Student curators help create an interactive art exhibit in Caestecker Gallery
Art is often valued for its uniqueness, however the exhibit featured at Rodman, “Art and Mass Production—From Ansel Adams to Andy Warhol”, focuses on how artists use mass production with their work to still create a one-of-a-kind art.
The exhibit features work from Andy Warhol, Ansel Adams, John Baldessari, Thomas Kinkade,
Kehinde Wiley, Robert Sabuda and Yoko Ono. It is on display in the Caestecker Gallery through March 9; the gallery hours are Tuesday through Friday 1 to 5 p.m. and 7 to 9 p.m., and Saturday and Sunday 2 to 6 p.m.. It will also be open one hour prior to any performances.
“It is essentially all mass-produced work, varying from shirts to puzzles to more fine-art looking [pieces such as] the metal plates, and some of the posters; [along with] books and cds,” Student Curator Maddie Hantzsch ‘19 said.
The goal in providing this exhibit was to focus on a unique style of art that Ripon has not previously featured.
“It shows that anything can be art. [It might be] mass-produced, but somebody took time, had an idea and wanted to create that,” Hantzsch said.
One feature of the exhibit is the music playing as attendees walk through, as Warhol produced this album by The Velvet Underground.
“While some fine art can cost millions of dollars, our exhibition encourages the viewer to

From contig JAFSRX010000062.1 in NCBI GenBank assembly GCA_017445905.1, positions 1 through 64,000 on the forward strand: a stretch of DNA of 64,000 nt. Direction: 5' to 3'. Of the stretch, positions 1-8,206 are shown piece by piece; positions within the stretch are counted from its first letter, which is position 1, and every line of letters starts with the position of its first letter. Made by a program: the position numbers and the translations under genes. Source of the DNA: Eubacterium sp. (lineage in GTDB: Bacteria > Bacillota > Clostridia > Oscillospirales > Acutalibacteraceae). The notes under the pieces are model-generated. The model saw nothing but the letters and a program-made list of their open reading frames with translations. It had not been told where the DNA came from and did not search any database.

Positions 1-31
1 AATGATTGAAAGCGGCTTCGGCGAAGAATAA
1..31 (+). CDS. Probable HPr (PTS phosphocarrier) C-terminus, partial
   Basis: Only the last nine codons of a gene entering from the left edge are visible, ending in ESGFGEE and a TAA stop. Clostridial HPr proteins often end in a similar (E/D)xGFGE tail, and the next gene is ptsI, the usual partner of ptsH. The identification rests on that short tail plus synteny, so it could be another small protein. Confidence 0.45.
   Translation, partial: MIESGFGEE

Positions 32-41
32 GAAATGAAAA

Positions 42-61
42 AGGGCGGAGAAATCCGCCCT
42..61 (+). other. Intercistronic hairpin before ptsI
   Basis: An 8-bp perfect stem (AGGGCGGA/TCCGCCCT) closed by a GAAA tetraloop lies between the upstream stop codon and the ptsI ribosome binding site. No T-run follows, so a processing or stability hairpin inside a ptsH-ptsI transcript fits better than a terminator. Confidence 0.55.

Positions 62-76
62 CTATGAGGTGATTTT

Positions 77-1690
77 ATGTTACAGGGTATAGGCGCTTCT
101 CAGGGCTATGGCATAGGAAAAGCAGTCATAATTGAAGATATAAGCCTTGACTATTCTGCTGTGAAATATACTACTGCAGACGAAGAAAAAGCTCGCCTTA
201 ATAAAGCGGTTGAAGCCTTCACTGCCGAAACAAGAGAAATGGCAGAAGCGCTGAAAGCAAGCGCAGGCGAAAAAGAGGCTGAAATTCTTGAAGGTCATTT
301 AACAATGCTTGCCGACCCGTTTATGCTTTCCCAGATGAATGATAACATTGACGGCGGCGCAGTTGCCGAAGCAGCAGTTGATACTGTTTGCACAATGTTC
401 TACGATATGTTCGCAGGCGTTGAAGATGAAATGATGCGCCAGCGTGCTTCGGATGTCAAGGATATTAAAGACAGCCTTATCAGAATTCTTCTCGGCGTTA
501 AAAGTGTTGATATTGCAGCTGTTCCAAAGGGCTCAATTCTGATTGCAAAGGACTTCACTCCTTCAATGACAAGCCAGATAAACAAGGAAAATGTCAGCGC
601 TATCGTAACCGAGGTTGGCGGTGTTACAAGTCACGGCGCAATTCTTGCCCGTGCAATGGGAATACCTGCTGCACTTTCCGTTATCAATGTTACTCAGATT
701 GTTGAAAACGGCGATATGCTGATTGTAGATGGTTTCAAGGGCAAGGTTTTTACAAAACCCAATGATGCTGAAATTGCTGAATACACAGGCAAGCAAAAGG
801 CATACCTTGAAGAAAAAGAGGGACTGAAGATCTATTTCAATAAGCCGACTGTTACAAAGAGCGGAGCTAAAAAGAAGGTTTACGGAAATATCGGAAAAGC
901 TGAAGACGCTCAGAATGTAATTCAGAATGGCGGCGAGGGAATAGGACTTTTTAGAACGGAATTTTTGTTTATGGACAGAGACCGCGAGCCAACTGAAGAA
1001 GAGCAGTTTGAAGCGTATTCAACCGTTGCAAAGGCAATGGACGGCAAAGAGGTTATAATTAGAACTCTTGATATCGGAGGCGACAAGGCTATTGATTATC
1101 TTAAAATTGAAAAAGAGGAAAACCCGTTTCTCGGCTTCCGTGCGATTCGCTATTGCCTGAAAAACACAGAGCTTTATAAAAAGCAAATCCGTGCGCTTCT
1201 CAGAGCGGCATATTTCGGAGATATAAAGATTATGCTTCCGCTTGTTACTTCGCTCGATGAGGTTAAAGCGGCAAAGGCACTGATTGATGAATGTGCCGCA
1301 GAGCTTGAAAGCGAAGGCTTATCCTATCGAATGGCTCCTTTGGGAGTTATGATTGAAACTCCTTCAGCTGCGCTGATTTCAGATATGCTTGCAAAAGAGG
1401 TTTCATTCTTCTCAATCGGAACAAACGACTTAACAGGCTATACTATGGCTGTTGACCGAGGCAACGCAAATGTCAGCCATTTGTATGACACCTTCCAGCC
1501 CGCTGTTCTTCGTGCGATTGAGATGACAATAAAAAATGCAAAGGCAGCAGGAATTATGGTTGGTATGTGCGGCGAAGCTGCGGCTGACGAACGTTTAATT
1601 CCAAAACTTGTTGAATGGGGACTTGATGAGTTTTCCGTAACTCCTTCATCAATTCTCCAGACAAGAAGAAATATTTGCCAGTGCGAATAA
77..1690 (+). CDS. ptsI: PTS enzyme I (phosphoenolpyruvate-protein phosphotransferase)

recognize and appreciate art that anyone has the ability to purchase,” Director of the Caestecker Art Gallery Travis Nygard said.
Nygard, along with students Becky Bajt, Sebastian Cooper, Ellen Frost, Maddie Hantzsch and Savannah Skamra, curated this exhibit in fall 2017.
“The role of a curator is to intellectually interpret works of art or other objects in a collection,” Nygard said. “Thus, my co-curators and I chose the works for this show, decided how they would be displayed, and wrote interpretive wall labels.”
The interactivity of this gallery provides attendees the chance to get up close and personal with the pieces displayed.
“With other stuff you walk through the gallery [and] it is all hanging on the wall [but] with this you can go put the puzzle together, flip through the book and even go up and see poetry on a screen because you are holding the book up in front of a webcam,” Hantzsch said.
Some students enjoyed the ability to interact with the art.
“My personal favorite part of the art exhibit was the interactive book in the middle room,” Student Mckenna Daams ‘21 said. “[Because] it allowed for people to become part of the art.”
Daams added that she hopes future exhibits incorporate some form of interactivity in order to engage attendees. She believed this aspect leads to a more interesting art exhibit.
Ripon only hosts a handful of art exhibits each semester, making the limited showcases themselves unique. These galleries allow students, as well as community members, to learn more about art they may not have otherwise witnessed.
“The thing that you might think the least of art, is actually [art],” Hantzsch said.